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Virtual Roundtable Notes 2016.0506
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Virtual Roundtable Notes (May 6, 2016)
Developing a Leadership or Command Philosophy
Lieutenant Commander Charlotte Mundy

Central Ideas

Session handout

Opening

Discussion

Do you share your philosophy in a print version to people you command so they always have access to it or do you just communicate verbally?

CG teaches us to do this; don’t require it, but part of the culture. Every command I’ve ever been to has had one and it’s physically posted all over the ship. Visible reminder of why we’re here and why we’re doing these things.

Your philosophy has a section about your commitment to the ship and shipmates (not present in others). Is that unique to you?

Particular to me. First philosophy I wrote in 2002, it was very bland, cookie-cutter and not reflective of my leadership style. By 2008-09 had more leadership experience and more comfortable with my style and able to talk about it. Felt right for me to share why I thought this was important. I want to be a person to them, not just a captain. I’m not a typical CG officer; different experiences and background. Owed it to the crew to be able to understand me better.

Idea of leading from the middle or wherever you happen to be in organizational structure. Would you change how you present yourself/style if context changes so that you’re managing/leading up as well as down?

Sometimes in a place where we’re not responsible for command philosophy; in situation where you’re supporting someone else’s command philosophy. Can be hard if you don’t understand the other person’s philosophy, until you get to know them better. Can be really hard; constant communication with captain is important (daily basis). Constant, but casual. Open and clear, but constant, communications between all levels of leadership.

Charlotte’s philosophy: appreciate the commitment section; similar to section in syllabus about what students could expect from us. Appreciate the part about being open and willing to accept feedback. Structure in academia is not so hierarchical. What can I learn from this and apply to my own context (open up to group discussion)?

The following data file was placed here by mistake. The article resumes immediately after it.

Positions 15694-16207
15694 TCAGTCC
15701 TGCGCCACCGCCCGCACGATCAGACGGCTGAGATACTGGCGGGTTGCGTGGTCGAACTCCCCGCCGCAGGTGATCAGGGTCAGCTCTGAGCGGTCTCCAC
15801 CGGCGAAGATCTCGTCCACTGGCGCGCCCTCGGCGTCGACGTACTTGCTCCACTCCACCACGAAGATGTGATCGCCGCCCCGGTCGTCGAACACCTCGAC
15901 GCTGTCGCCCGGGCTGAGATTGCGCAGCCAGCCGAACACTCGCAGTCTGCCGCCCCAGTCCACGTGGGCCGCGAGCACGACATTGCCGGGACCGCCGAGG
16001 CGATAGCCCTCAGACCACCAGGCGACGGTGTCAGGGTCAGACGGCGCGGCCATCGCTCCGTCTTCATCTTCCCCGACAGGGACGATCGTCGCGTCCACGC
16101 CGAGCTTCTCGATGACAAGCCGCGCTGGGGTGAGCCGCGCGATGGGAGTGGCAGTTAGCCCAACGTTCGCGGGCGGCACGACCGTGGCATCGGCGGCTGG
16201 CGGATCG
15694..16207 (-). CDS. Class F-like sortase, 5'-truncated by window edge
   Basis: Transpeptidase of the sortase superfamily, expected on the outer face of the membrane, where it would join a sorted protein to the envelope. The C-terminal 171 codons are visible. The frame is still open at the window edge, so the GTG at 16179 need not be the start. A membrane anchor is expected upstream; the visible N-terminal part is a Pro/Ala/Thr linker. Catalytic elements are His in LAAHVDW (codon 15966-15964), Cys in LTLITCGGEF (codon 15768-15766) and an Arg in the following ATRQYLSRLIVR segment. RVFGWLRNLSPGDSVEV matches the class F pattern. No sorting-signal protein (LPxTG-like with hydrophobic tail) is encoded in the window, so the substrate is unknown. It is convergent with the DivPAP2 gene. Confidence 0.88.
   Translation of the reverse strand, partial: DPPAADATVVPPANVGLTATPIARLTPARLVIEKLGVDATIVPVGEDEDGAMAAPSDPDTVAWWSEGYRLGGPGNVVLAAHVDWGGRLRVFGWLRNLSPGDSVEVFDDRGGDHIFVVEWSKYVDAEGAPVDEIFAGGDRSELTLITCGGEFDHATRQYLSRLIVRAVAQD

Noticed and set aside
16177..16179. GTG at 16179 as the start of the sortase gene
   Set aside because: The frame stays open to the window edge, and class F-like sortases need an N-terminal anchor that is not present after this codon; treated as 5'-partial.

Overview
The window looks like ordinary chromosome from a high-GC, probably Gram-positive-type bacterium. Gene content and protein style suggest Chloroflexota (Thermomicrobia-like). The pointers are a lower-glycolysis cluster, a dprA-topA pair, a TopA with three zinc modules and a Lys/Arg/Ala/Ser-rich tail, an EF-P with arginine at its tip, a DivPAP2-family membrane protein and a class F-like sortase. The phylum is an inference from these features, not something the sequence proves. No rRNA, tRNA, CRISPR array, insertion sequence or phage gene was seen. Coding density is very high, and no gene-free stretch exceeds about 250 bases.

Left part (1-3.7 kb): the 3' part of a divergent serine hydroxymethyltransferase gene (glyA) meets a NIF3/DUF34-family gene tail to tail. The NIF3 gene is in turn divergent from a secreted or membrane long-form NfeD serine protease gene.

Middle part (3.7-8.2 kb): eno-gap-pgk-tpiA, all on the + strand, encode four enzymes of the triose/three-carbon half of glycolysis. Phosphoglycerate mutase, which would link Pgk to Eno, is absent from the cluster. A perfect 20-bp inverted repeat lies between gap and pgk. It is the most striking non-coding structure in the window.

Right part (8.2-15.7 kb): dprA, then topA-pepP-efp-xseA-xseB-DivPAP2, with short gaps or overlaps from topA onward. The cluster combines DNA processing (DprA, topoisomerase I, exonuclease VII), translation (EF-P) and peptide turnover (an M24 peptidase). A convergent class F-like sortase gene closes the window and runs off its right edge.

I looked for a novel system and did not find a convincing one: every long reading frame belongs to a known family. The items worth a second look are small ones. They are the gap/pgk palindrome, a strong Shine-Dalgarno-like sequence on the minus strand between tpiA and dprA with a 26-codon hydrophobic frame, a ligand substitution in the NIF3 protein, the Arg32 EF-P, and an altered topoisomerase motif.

Preparing faculty for leadership roles (maybe doing some department chair training)

Large center with people who may not be in a leadership role within the center, but are leaders in the institution on teaching. Trying to think about leadership development for someone without a specific leadership title. Would writing the leadership philosophy still have potential for those individuals?

Any time you interact with other people, that’s an aspect of leadership. Just the exercise of going through and understanding your own values, writing them down, and speaking them. Understand why they’re important to you and what they mean to you to helps you understand what you value and how you interact with others. Will follow through in your actions and help you build that trust. Become known as a solid participant within the group and let others know what they can expect from you.

How to empower someone who is not empowered within the academy and who is afraid (example of adjunct sitting on search committees and being afraid to speak up was presented)?

Illustrates the importance of establishing your own leadership/command philosophy. Helps you decide which battles to fight and which to let go. If you don’t do the groundwork, you might feel like everything is a battle when maybe it doesn’t have to be.

One specific action people will take as a result of this session

General Discussion

(Charlotte’s comments) CG does a really good job of pushing leadership down to the lowest forms and taking leadership from wherever we find it. But it also forces us to recognize that there are many different ways of leading.

Participants commenting that this discussion will push them to be more intentional about their own leadership in the future.

Writing the leadership philosophy also helps one make the transition to a leadership role; declare that “I am a leader and this is what I’m going to do with it”. This can be especially true for faculty developers trying to make transition from a helping role to more of a leadership role.

The speech was about defining aspects of what leadership is. The statements felt like more statements for shared values or hope for shared values. This was appealing. Not always what you see when you read statements of philosophy.

Lots of love for the speech. Many found it emotional and inspiring.

Extra resources provided in the pre-webinar materials

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